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Old 21-10-2014, 11:37   #4
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Re: Tips for dealing with crappy vendors

You can't force someone to do good work.
You can try to create a schedule and contract with him now. And if he's already doing work that needs repair, you'll see more of that.
It would probably cost less in time, money and frustration to pay the guy off and go hire someone who does quality work or do more of the work yourself.
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Old 21-10-2014, 11:51   #5
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Re: Tips for dealing with crappy vendors

Yeah... bad situation. If he's that busy or inept, he may not have his SH*T together enough to get around to a lien. You don't mention how much $ were talking... maybe you can just talk with him diplomatically next time he shows and indicate you'd like to "move on"... or even say "you would like to finish it yourself" or "money's getting tight". Then ask if you owe him anything more? if so ask for a "final" invoice.
Did he bid this?
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Old 21-10-2014, 13:51   #6
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Re: Tips for dealing with crappy vendors

The guy sounds inadequate. Send him to hell and look for a reliable person. They do exist.

Spread words so that others do not fall into the same trap.

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Old 21-10-2014, 17:06   #7
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Re: Tips for dealing with crappy vendors

Well I jumped the gun a bit. Turns out they're going to thru-bolt the top on, so the holes don't matter. The latest claim is that we'll have the top done by the end of the week. I'll just hope for the best.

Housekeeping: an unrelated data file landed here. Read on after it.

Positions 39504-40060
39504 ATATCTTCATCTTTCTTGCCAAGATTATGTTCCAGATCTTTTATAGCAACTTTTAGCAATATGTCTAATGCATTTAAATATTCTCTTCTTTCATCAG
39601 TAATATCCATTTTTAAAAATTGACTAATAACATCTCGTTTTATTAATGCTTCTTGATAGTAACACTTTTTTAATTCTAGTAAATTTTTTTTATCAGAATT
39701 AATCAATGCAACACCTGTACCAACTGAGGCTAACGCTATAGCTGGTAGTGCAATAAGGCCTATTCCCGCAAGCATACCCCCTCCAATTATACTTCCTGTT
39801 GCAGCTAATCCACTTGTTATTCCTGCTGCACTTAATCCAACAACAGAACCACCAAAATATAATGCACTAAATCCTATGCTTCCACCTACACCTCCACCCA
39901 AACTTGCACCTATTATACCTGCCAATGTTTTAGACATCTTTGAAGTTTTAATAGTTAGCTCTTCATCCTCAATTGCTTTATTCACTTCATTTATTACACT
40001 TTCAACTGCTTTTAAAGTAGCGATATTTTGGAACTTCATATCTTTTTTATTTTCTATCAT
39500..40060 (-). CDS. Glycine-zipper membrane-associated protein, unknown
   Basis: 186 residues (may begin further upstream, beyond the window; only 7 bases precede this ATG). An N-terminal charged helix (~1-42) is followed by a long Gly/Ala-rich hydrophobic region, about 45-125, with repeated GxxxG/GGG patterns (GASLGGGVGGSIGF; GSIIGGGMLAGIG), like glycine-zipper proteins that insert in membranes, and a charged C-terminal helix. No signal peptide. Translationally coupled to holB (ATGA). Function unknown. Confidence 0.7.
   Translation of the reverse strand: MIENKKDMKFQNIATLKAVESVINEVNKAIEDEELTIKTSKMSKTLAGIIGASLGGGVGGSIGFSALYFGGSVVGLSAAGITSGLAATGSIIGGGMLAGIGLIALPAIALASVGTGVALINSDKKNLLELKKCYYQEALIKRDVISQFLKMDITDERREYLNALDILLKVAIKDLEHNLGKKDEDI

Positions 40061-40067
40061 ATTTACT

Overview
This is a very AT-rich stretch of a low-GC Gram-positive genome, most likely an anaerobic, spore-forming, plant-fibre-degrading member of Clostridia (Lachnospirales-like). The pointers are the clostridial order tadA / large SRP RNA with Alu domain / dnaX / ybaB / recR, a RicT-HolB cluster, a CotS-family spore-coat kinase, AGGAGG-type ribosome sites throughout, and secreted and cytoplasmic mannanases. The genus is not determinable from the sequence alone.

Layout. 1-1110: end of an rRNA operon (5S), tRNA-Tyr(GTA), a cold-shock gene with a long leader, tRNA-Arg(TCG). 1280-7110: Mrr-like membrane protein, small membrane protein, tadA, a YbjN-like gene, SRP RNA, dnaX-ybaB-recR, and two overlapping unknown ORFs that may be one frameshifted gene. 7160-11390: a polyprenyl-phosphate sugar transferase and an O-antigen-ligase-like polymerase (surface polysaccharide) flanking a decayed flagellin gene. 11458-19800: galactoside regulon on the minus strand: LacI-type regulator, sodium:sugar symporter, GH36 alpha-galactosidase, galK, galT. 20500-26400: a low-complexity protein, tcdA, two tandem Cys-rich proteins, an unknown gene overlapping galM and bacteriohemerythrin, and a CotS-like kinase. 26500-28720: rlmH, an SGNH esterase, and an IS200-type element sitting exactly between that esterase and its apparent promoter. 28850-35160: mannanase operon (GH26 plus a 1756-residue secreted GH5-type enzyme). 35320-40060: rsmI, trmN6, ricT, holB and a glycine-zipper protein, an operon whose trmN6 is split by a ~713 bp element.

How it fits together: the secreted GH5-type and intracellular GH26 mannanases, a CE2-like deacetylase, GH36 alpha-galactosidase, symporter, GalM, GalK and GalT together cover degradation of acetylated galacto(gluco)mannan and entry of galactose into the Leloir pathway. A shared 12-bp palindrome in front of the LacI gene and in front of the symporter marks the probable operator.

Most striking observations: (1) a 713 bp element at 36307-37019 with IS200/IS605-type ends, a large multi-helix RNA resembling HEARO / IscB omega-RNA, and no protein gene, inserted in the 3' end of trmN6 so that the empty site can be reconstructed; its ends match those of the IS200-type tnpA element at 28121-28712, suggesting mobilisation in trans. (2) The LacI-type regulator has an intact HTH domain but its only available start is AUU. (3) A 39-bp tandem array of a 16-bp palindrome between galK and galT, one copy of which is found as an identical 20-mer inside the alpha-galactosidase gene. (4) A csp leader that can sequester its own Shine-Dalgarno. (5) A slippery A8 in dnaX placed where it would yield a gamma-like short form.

I considered adding contract details about being late and adding penalties... but I didn't want to be THAT guy... and I expected he'd jack the price up to compensate. In hindsight, I will be THAT guy next time.

It's been very stressful, so many delays, projects getting backed up, no communication, but a friend of ours had a great comeback when I was singing "Please don't say manana if you don't mean it"...

"Manana doesn't mean tomorrow. It means not today."
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Old 21-10-2014, 17:16   #8
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Re: Tips for dealing with crappy vendors

Yes, pay him with a Visa and then file a complaint with Visa regarding the charge. Once he swipes that card he enters into a contract with Visa which basically says the same thing it says to you which is that the charge will go through their claims and legal dept. If you can provide evidence that he did not do what he was contracted to do, the device was defective, or that he was negligent in some way, you get your money back and he has to work it out with Visa.

This is a great benefit of Visa. AMEX is even better - they will go to court on your behalf.

However, just being bad at something probably won't get your money back. They may hold the charge until you get what you paid for.

If he tries to do an end run, they shut off his charge privs.
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Old 22-10-2014, 10:47   #9
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Re: Tips for dealing with crappy vendors

Sounds like a great learning experience. I hope it all works out.

Had on old man (80s), that ran a boat yard, put his arm around me and say, "Young man, you never pay for something till you get it.". I was trying to pay him.